All the sunny, blue sky weather we’ve had for the past few days vanished last night. We woke up yesterday to heavy gray skies, and rain. The perfect day to wear my new raincoat, a spiffy black Ann Taylor coat I bought for $15 at my favorite thrift store last week. Except I had taken it to the dry cleaners on Friday and hadn’t picked it up yet.
I wanted that raincoat, I needed it. Sometimes, on a rainy day, or a day that promises to be exhausting, or a bland, unexciting Tuesday, even having one new thing to wear can put a jump in my step, and make me feel better. The dry cleaners is only about 7 minutes tops from our house, on a good day, and if the traffic light at the top of our street hasn’t just turned red. Still, with how difficult it is each day to get L. out of the house—the mad dash our mornings always seem to be—it didn’t seem likely we’d have time to run over there before school. Miracle of all miracles, though, we somehow managed to leave the house ten minutes earlier than we usually do; the ten minutes that I needed to make the errand happen, even with the stubborn traffic light.
There’s something soothing about a dry cleaners on an early, rainy morning. As L. and I stood under the fluorescent lights, and I chatted with the pretty young woman who works there, I noticed how enthralled L. was by the whole place. I had never, I realized, taken him into a dry cleaners before—at least not in many, many years. The young woman, catching L.'s interest, explained how the mechanical racks moved and I could tell L. was itching to get behind the counter, to look up close at the machinery. She pushed the button that swung the racks around, and I could see L.'s mind at work, already making a mental note to include that same mechanical process in one of his latest inventions.
Then, out of the blue, I had a memory: I remembered how taken I had been, as a child, with the dry cleaners. I saw myself at L.’s age, standing next to my mother, watching the petite Asian lady who ran the dry cleaners back home punch the rubber button, sending the long line of shrouded clothing marching down toward us, like straight-backed plastic-clad ghosts. Through a child’s eyes what had probably seemed so mundane and routine to the Asian lady, and to my mom, I'm sure, seemed magical--every part of it--to me; right then and there I remember thinking how great it would be to work there, at a dry cleaners, and be the one who got to punch the button, or snoop at everyone’s clothes, and imagine the people who lived inside of them.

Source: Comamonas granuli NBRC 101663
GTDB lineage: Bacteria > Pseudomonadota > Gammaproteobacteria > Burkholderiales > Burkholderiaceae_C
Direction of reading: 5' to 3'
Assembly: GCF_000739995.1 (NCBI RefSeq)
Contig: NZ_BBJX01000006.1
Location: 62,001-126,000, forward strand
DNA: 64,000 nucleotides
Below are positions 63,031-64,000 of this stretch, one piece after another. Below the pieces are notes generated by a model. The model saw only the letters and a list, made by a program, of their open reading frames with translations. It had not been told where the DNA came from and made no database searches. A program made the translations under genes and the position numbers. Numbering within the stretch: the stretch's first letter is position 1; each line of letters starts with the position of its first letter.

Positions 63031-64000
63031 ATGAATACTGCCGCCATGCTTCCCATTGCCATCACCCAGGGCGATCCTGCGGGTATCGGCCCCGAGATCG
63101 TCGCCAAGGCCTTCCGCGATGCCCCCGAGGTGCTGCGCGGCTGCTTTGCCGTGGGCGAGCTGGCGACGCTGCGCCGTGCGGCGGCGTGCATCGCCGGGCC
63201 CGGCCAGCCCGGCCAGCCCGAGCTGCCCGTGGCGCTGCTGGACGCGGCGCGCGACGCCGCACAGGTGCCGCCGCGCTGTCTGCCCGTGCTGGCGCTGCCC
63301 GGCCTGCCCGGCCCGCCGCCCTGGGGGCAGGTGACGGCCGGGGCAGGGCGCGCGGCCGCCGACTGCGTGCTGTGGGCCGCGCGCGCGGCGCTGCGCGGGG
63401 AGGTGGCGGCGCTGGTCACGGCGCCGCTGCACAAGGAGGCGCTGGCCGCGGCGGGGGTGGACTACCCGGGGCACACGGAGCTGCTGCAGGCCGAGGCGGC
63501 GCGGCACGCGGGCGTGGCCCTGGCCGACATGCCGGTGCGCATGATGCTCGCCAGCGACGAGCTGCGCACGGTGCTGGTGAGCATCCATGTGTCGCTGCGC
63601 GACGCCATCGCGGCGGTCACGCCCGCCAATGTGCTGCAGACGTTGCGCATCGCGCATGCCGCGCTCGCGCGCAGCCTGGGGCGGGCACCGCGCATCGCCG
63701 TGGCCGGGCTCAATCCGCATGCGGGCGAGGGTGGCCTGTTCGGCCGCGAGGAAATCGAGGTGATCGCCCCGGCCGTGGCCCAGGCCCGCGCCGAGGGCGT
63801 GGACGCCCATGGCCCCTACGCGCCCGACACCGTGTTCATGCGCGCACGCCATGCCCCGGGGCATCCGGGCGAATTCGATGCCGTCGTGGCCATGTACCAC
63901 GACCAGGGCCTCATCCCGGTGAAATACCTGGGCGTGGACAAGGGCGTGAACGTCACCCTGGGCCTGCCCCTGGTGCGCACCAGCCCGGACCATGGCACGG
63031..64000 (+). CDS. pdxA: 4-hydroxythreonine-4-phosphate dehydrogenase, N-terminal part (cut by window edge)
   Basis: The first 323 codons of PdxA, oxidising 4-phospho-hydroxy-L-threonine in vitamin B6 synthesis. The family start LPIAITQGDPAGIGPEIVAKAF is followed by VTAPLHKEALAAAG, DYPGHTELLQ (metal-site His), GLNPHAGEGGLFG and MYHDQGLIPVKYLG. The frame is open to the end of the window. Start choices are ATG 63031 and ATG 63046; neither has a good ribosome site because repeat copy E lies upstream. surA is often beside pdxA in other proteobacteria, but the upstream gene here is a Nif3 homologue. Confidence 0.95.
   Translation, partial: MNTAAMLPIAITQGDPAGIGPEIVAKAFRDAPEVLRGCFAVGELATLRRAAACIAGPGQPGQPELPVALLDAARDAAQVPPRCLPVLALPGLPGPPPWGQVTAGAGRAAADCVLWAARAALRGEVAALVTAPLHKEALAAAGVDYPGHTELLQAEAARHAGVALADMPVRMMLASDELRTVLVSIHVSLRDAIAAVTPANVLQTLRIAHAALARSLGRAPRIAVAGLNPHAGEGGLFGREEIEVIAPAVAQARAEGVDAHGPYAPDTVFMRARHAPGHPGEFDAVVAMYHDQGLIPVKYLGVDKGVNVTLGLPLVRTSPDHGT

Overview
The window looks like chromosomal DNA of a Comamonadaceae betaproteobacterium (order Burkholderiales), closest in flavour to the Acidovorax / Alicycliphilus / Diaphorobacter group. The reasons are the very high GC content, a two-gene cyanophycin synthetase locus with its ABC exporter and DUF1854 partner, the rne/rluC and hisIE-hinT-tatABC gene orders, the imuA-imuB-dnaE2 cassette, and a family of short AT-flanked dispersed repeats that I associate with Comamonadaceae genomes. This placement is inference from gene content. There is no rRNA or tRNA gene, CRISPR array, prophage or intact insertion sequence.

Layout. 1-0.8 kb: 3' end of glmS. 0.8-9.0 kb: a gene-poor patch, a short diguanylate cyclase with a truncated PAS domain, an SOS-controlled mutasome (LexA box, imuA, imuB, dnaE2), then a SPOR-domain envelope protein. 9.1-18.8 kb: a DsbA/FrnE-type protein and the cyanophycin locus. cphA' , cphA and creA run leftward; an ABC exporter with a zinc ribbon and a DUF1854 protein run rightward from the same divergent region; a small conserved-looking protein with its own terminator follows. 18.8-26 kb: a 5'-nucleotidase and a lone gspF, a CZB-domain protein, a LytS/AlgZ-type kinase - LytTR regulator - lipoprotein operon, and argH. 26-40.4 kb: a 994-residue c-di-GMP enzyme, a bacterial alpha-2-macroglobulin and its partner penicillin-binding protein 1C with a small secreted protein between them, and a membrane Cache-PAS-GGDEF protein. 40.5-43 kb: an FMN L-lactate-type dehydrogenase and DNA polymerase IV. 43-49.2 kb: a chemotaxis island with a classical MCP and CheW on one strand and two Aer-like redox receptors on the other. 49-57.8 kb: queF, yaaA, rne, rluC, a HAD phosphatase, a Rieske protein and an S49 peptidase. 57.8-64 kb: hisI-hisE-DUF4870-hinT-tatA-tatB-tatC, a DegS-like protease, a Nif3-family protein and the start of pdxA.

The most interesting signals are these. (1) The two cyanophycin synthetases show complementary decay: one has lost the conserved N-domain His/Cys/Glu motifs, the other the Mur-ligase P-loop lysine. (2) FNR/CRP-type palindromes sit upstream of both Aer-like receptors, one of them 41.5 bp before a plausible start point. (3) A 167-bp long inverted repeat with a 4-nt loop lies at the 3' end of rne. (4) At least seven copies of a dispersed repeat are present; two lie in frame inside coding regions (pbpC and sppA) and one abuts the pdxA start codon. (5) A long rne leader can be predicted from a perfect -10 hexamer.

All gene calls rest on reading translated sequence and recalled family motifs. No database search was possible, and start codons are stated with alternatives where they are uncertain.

I don't think I've ever told anyone that I once had a dream to be a dry cleaner. It was one of many flash-in-the-pan, here-one-day, gone-the-next dreams that all small children have. But I had forgotten about it myself, until yesterday. I marveled, not for the first time, how much of ourselves we can discover again through our own children. They are like doors into our pasts, offering us glimpses of who we were, or how we thought, all those years ago when the simplest most marvelous pleasure in the world was an unexpected trip to the dry cleaners.
But maybe I haven't changed so much, I thought, as I slipped on my freshly cleaned raincoat, the fabric crinkling nicely around me. I hope I never lose sight of the magic in the precious and simple things: a rainy morning, my child's hand in mine, the swoosh of the windshield wipers against the glass, a favorite song on the radio, a new raincoat.